Going off of that, if you've reverted back to your old lifestyle habits, or just stopped working out and/or eating well, your body will respond accordingly. "If you've lost weight and now your lifestyle changes in the wrong direction, then you're going to see very rapid weight regain," Dr. Grunvald said. "Most people tend to think about weight loss as a finite endeavor, where you're going to lose weight in six months and then you'll be good. And that's usually not the case because as soon as you stop the vigilance, your weight will usually come right back up."
How Long Does It Take For You to Regain Weight Back?
Dr. Grunvald said it depends on the person and the circumstances, but if you've reverted back to your old habits, you'll gain the weight back "a lot faster" than you originally lost it. Dr. Lofton agreed that if you weren't actively trying to maintain your weight after you reached your goal, you'd gain the weight back much faster than if you tried maintaining it. It's hard to say exactly, Dr. Lofton admitted, but "definitely within less than a year, you can regain all of the weight back."
She also pointed to a study published in the New England Journal of Medicine that showed that even people (overweight or obese) who tried to maintain their weight, after going on a partial liquid diet for 10 weeks and being given strict, personalized instructions for calories to eat and exercise to do afterward, regained a majority of the weight back within a year follow-up period. The authors of the study wrote that their findings, which delve into appetite and hormones, suggest that a "high rate of relapse among obese people who have lost weight has a strong physiological basis and is not simply the result of the voluntary resumption of old habits." (It's important to note that those patients underwent a rather short-term and intense diet regimen; they didn't lose weight over the course of a year or longer.)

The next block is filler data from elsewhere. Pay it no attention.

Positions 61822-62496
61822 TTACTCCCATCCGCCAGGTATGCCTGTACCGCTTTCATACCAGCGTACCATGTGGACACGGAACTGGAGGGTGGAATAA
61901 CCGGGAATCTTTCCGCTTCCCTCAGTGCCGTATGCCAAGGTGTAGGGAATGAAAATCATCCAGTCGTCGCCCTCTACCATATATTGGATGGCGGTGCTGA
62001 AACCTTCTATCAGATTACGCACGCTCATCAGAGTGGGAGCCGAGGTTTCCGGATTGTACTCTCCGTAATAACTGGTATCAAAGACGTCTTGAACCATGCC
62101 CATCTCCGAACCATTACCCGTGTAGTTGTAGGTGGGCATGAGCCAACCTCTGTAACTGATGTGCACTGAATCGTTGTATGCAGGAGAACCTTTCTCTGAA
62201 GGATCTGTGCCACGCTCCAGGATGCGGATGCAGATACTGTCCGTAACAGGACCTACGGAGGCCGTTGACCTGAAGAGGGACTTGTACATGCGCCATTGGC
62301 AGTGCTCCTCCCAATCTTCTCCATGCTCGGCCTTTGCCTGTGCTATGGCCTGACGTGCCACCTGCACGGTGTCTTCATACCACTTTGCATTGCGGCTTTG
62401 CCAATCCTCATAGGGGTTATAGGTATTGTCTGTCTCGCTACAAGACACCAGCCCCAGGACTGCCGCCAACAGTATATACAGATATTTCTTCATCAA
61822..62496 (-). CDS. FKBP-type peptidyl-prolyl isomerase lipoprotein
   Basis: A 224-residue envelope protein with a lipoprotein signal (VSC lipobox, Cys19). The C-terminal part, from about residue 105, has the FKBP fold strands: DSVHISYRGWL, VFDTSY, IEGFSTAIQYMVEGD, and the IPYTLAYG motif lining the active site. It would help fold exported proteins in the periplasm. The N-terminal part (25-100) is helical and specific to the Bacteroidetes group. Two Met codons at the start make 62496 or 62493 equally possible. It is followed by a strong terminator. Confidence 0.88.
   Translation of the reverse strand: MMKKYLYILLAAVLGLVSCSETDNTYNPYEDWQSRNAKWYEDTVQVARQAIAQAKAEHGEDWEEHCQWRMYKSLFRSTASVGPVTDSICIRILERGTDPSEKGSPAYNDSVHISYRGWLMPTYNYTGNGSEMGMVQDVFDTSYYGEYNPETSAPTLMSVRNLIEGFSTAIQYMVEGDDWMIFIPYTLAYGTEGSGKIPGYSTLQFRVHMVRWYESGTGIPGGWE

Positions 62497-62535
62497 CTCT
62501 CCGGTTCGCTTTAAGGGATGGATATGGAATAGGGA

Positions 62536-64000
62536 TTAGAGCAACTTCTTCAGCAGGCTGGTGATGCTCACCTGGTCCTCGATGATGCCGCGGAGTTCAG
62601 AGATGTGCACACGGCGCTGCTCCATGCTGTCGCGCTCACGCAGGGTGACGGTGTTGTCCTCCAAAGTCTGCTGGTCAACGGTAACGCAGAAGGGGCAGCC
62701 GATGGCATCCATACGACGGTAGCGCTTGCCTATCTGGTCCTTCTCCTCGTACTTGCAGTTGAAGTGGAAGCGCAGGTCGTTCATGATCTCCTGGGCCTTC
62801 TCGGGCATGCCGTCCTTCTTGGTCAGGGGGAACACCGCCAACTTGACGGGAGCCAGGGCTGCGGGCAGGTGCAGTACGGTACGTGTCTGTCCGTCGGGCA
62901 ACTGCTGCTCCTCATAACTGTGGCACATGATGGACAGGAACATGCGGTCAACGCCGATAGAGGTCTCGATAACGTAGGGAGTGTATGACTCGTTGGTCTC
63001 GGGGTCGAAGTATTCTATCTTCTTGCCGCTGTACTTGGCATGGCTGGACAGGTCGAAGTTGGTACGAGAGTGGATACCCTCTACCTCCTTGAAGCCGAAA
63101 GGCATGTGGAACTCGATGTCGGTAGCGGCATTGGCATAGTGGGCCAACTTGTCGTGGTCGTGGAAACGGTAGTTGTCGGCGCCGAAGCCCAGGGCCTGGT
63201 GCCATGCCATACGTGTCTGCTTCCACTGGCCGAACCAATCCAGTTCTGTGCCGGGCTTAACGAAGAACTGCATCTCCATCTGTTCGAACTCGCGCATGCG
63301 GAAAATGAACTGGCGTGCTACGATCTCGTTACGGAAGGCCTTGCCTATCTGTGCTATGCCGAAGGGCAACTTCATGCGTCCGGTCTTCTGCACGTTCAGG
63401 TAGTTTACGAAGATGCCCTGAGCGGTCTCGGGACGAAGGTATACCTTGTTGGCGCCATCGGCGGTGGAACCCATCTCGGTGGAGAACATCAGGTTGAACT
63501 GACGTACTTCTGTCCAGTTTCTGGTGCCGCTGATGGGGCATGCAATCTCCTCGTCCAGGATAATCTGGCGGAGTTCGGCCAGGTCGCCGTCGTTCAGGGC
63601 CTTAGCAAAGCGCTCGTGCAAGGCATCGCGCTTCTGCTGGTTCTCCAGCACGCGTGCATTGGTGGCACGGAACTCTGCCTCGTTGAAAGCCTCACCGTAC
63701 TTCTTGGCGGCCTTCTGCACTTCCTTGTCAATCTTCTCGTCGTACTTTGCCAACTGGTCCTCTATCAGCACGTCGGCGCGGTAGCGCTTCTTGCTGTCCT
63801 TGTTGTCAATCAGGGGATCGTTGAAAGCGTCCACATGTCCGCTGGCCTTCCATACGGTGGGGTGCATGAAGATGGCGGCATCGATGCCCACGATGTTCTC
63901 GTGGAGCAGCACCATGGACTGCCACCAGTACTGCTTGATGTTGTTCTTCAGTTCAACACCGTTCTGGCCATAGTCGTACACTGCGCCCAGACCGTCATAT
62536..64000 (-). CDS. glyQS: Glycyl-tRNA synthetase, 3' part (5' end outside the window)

Maintaining Weight Loss After You've Reached Your Goal
Dr. Grunvald said that people who've lost weight and kept it off for a long time find success in increasing their physical activity — this is based on data collected from the National Weight Control Registry (which he talked more about with us in a previous interview). Dr. Lofton agreed that increasing your activity is a good idea.